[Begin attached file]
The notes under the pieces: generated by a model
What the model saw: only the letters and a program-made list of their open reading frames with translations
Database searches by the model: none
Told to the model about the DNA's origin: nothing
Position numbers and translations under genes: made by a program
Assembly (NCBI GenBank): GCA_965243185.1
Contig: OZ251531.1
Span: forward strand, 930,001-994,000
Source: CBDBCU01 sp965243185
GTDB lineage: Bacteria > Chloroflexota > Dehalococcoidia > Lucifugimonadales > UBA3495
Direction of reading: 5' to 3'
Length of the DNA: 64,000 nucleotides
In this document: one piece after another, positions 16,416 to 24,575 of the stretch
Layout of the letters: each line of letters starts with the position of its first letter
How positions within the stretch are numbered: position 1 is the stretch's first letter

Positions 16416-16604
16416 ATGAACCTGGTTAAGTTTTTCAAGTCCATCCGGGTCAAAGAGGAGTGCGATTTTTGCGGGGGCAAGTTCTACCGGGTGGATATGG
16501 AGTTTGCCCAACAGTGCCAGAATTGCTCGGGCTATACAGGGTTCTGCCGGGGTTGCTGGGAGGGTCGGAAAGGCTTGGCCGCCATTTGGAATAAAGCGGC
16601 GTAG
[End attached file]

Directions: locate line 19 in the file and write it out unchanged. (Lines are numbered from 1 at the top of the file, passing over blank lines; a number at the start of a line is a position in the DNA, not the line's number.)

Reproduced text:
16601 GTAG